Fest Noz at the Castle

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I’m not sure how I ended up in a circle, holding hands with strangers and dancing as fast as I could to the sound of the music. In the moment, it just felt like the right thing to do—one of these spontaneous decisions made during a late-night walk, as we strolled by the Castle of the Dukes of Brittany.

Last Saturday night, a Breton festival was held in the courtyard of the castle. It was close to midnight and everyone was free to join the end of the party. We walked across the drawbridge and found a large crowd listening to traditional music. Breton culture is taken seriously in Nantes , and so are festoù-noz “(Breton for “night festivals”), a fun way to celebrate the regional identity. People eat galettes and crêpes, drink cider, listen to live musicians playing acoustic instruments and dance in a chain or in a circle.

I took a few pictures, then decided to join the dance. I’m not sure why I did: except for the fact I grew up in Nantes, I don’t have a drop of Breton blood and I’m not a good dancer. Back in my teenage years, I would rather go to cafés and restaurants than nightclubs. But at this precise moment, I had no reason not to join. On that hot summer night, I wanted to experience the trance-like dance, interlocking pinkies with strangers, trying complex and swift steps, running around, spinning and going for as long as I could.

The music was loud and repetitive, perfect for this kind of collective dance. It’s a very friendly activity as you are by default included in circles and chains. I stepped on the dancefloor and second later, I was in. The Castle is a magical place at night and for a little while, time didn’t matter. When the music finally stopped, I was sweaty but happy.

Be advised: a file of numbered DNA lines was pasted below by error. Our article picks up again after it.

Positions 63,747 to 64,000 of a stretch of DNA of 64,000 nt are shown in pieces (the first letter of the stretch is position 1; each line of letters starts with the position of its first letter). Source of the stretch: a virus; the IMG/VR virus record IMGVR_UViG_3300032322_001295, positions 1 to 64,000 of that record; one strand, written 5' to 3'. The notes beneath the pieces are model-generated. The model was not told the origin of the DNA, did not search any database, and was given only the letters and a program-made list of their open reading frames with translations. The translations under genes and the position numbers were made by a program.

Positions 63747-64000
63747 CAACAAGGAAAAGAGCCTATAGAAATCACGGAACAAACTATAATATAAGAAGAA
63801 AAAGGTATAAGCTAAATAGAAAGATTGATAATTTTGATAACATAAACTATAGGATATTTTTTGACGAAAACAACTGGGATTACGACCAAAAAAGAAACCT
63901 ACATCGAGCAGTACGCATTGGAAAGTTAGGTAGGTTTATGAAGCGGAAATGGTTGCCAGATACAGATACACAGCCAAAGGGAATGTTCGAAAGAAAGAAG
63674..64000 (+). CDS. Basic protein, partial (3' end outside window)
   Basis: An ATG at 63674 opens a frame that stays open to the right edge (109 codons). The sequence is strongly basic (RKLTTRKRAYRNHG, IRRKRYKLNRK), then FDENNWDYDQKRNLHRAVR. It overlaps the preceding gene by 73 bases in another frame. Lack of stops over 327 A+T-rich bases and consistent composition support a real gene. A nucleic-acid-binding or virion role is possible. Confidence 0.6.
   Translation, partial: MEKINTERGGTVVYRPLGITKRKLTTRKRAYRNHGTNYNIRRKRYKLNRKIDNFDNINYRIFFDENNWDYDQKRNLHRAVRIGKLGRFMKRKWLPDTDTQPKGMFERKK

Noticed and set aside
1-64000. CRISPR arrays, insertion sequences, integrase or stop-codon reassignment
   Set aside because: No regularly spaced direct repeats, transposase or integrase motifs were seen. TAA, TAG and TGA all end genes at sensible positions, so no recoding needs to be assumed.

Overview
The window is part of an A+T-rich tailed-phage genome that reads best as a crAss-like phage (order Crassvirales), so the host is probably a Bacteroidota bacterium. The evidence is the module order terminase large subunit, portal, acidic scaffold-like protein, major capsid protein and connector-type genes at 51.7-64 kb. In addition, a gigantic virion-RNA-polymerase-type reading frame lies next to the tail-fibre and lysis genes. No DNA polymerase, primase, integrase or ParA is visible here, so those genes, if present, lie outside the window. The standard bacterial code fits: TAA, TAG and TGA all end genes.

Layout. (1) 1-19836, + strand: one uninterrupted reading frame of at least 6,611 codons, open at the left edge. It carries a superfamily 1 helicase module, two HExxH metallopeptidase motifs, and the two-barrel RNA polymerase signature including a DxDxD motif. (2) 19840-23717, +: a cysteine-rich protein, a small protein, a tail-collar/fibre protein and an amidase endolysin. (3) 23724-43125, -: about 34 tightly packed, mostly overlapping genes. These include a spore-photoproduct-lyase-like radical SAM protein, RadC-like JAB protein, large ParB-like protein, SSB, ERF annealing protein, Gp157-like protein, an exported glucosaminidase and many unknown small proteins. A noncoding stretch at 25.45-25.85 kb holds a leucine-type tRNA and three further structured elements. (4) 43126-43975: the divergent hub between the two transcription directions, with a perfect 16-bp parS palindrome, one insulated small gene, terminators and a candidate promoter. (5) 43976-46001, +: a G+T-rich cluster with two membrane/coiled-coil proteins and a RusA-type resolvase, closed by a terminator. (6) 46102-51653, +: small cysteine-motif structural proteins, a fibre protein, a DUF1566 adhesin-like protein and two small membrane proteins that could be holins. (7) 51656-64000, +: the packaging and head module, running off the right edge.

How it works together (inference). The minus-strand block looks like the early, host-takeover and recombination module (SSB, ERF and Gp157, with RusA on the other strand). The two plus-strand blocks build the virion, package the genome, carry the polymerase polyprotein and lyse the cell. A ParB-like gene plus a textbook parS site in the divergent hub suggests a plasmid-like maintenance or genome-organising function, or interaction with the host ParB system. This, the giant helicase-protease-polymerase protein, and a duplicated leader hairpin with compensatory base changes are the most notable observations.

I should follow my instinct more often… It felt good.

Courtyard of Castle of the Dukes of Brittany

Courtyard of Castle of the Dukes of Brittany

Courtyard of Castle of the Dukes of Brittany

Courtyard of Castle of the Dukes of Brittany

Bour-Bodros Quintet

Bour-Bodros Quintet

The crowd dancing

The crowd dancing

Bour-Bodros Quintet

Bour-Bodros Quintet

Bour-Bodros Quintet

Bour-Bodros Quintet

Bour-Bodros Quintet

Bour-Bodros Quintet

Feet dancing

Feet dancing

Bour-Bodros Quintet

Bour-Bodros Quintet

Feet dancing

Feet dancing

At the end of the night

At the end of the night

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About Author

French woman in English Canada. World citizen, new mom, traveler, translator, writer and photographer. Looking for comrades to start a new revolution.

8 Comments

  1. I’ve only tried the Norman variety, and I don’t know whether there’s a big difference between the Norman and the Breton varieties, but your post reminded me of the gallettes I had in Normandy, filled with stinky andouille sausage, washed by very good cold cider! Those were good!

    • I think the galettes are very similar. Fillings are different though, although not so much these days unless you want to go traditional.

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